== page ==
During the COVID-19 pandemic, Purdue University has manufactured thousands of pieces of personal protective equipment (PPE), thanks to a donation of raw materials from 3M.
“My background is in roll-to-roll manufacturing and processing, especially of polymer films,” said Mukerrem Cakmak, Purdue’s Reilly Professor of Materials and Mechanical Engineering. “I had already built a roll-to-roll machine in a cleanroom at Birck Nanotechnology Center. So when the pandemic hit, our team decided we had to do something to help.”
Healthcare facilities were in desperate need of simple items like transparent face shields and eyeglass inserts — items that could easily be laser-cut by the machine in Cakmak’s lab. But the quarantine made it difficult to locate enough raw materials necessary to manufacture the PPE. That’s when some Purdue alumni working at 3M in Minnesota stepped up.
“I reached out to Purdue and mentioned that 3M makes film, and we might be able to help you,” said Kenyon Sayler, lean value stream manager for 3M’s commercial solutions division, and a 1981 Purdue graduate in mechanical engineering.
Jeffrey Kehoe, lean value stream engineer, and a 2010 Purdue graduate in chemical engineering, said, “We manufacture a lot of polyester substrate for our window films. This transparent material is perfect for face shields and other similar items; all we had to do was cut it into 9.5-inch rolls. We ended up sending Purdue about 17,000 square yards of this material.”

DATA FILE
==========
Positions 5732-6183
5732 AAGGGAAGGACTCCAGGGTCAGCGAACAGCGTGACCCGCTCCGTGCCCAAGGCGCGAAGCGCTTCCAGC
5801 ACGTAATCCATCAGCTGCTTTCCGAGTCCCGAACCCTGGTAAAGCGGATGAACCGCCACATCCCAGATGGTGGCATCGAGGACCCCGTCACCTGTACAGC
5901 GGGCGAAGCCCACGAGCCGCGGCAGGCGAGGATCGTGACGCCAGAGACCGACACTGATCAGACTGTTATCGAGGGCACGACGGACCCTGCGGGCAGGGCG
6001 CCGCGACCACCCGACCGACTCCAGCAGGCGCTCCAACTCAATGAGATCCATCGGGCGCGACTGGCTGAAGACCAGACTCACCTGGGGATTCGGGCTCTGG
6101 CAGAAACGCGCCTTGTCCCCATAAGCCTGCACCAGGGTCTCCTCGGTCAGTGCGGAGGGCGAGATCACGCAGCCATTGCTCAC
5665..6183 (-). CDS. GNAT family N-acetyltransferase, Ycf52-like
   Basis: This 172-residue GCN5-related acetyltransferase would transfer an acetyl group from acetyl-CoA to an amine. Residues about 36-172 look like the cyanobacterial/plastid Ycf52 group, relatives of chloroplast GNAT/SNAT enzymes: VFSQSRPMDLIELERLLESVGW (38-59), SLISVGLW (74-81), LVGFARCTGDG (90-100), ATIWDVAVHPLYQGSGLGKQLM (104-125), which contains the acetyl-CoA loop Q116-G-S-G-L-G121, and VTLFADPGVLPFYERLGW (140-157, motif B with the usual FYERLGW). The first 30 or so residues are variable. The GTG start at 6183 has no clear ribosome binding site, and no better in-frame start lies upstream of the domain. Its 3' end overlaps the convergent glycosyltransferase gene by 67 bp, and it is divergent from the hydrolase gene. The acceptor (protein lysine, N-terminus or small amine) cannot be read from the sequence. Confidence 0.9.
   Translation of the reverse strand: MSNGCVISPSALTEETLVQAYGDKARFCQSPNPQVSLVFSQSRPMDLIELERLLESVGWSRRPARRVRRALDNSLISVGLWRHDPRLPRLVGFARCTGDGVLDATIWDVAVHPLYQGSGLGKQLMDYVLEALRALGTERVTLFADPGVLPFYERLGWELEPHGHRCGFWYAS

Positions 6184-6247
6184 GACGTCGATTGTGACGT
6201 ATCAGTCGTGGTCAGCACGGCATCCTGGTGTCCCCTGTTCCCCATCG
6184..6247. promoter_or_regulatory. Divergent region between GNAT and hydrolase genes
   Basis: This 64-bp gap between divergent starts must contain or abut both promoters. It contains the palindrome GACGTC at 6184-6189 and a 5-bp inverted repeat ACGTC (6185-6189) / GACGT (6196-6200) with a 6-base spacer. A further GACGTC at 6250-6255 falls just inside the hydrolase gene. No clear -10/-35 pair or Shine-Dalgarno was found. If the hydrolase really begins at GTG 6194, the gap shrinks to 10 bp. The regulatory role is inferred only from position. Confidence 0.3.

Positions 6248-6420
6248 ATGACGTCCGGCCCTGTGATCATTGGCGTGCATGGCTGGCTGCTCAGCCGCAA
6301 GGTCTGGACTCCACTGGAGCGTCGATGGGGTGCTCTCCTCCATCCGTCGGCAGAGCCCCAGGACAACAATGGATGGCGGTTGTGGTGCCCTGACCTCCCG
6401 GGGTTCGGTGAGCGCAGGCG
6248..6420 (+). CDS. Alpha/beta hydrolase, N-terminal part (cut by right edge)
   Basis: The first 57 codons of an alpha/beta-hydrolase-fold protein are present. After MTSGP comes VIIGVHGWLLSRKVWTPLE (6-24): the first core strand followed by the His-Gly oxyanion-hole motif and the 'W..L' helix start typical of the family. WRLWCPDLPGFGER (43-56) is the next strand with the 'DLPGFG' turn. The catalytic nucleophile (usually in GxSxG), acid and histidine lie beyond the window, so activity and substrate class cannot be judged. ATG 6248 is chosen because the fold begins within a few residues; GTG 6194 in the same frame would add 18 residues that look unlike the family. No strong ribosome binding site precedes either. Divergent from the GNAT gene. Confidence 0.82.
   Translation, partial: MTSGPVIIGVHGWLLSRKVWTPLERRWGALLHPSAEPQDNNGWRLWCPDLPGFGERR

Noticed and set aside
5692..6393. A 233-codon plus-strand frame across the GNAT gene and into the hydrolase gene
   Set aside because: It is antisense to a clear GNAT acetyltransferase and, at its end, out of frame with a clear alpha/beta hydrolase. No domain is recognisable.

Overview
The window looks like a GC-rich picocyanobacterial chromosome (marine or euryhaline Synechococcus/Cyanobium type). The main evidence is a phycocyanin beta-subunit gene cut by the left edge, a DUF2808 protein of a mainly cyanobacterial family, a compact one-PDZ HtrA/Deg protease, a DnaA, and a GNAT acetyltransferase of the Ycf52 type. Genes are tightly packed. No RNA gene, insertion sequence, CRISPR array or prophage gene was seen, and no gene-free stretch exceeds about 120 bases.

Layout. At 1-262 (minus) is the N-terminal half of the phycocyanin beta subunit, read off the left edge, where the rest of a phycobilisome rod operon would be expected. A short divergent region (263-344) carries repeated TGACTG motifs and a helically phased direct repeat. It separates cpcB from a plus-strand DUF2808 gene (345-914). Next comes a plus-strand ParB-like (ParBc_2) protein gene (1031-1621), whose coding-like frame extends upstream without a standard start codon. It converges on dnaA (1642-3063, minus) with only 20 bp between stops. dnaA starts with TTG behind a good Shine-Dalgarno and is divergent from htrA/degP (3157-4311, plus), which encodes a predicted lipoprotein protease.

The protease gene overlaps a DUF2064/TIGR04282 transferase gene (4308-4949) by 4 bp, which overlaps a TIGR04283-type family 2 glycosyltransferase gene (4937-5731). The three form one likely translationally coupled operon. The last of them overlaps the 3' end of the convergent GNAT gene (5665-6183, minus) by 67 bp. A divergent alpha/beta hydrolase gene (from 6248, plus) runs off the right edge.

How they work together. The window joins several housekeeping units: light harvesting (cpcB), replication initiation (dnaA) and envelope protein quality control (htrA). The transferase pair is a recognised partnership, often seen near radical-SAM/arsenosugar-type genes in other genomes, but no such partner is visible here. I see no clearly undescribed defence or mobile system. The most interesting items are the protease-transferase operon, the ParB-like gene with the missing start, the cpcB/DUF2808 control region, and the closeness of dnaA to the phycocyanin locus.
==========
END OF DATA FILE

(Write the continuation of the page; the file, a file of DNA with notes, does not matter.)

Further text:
Cakmak said the Purdue team was scrambling to get raw materials, and they arrived just in time.
“It was just the shot in the arm we needed. We are so grateful to 3M for this amazing gift,” he said.
Once the materials arrived at Purdue, Cakmak’s team immediately began production. The rolls of clear film are fed through a laser-cutting apparatus, which instantly perforates the exact shape of the face shield. Elsewhere on campus, a Purdue team of nearly 40 faculty and staff members are 3D-printing eyeglass frames and other components necessary to complete the PPE. Once assembled, the finished pieces are freely distributed to health care facilities thoughout Indiana.
“We’ve been manufacturing these since day one,” Cakmak said. “We have three volunteers — research scientist Nick Glassmaker, research engineer Joon Park, and research engineer Guy Telesnicki — each of whom takes a three-hour shift. So our machine is running nine hours a day. We can make more than 4,000 face shields a day.”
Sayler is thankful for the relationship between Purdue and 3M that made this collaboration possible. “We have many Purdue grads here on our team,” Sayler said. “We got approval in 45 minutes to supply this material, and in nine days, Jeff’s team turned it around and had these truckloads at Purdue. 3M and Purdue are both such great organizations that value this kind of support for their communities.”
Kehoe agrees. “The fact we can supply the raw material to make a product that can help doctors and nurses on the front lines is a good feeling,” he said.
This face shield production effort is part of a broader effort at Purdue to produce and distribute PPE in Indiana. Since the project began in March, more than 25,000 pieces of PPE have been distributed to health facilities and first responders. According to Maker project lead Nathan Hartman, Purdue's Dauch Family Professor of Advanced Manufacturing and head of the Department of Computer Graphics Technology, the Maker project is now also producing materials to assist with the Protect Purdue effort to bring students back to campus.